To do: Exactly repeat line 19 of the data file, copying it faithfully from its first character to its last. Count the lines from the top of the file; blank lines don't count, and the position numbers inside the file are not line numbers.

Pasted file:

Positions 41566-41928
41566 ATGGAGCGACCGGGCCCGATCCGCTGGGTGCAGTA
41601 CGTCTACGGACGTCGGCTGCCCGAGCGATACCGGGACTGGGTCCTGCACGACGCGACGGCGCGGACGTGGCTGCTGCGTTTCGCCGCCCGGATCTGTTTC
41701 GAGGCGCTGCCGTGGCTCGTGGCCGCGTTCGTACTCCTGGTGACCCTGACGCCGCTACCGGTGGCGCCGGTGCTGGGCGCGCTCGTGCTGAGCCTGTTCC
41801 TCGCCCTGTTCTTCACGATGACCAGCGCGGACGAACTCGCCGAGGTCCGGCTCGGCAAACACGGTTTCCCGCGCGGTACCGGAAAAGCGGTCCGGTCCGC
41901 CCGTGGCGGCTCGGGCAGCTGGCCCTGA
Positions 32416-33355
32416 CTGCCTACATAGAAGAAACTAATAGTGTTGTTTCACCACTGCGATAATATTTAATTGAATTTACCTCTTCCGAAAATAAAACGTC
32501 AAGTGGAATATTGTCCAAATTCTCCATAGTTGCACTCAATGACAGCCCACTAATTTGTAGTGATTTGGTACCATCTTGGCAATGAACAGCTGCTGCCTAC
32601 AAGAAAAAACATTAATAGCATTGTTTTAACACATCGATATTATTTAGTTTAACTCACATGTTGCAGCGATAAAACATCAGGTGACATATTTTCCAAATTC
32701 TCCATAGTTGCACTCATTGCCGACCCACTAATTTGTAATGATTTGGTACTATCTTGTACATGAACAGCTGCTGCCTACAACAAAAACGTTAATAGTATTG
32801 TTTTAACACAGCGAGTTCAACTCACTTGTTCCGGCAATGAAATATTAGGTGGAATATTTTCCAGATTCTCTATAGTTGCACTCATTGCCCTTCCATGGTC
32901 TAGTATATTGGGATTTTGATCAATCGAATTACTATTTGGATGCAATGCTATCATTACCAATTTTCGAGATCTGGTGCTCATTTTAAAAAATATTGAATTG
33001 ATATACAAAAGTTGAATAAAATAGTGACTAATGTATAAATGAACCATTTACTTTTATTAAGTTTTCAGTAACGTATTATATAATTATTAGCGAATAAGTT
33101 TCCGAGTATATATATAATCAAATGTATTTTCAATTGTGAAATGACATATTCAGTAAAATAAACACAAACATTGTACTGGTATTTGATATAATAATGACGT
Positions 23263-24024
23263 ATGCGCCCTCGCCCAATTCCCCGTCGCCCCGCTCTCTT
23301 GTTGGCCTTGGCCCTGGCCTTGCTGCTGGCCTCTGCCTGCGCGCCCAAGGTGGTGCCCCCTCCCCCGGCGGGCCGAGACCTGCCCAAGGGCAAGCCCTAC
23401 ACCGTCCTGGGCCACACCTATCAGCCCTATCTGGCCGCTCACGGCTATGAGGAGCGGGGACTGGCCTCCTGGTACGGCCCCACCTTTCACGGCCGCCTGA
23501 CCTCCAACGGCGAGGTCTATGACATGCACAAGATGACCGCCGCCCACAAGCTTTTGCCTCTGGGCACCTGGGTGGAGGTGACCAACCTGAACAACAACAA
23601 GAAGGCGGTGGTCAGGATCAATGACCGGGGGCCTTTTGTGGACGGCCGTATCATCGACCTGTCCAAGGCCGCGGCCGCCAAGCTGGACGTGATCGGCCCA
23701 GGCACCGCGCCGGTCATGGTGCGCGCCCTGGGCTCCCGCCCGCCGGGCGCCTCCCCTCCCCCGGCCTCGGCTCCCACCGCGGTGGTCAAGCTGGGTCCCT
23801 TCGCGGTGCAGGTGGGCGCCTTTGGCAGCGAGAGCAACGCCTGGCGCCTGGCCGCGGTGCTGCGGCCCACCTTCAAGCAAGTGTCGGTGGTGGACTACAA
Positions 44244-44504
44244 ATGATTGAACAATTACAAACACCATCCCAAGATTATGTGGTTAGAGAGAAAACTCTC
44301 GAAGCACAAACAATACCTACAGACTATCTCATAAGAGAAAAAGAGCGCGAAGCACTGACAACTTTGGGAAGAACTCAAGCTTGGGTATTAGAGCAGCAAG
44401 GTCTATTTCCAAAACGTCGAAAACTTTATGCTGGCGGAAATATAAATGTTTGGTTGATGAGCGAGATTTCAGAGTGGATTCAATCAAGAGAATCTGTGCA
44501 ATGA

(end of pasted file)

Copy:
23401 ACCGTCCTGGGCCACACCTATCAGCCCTATCTGGCCGCTCACGGCTATGAGGAGCGGGGACTGGCCTCCTGGTACGGCCCCACCTTTCACGGCCGCCTGA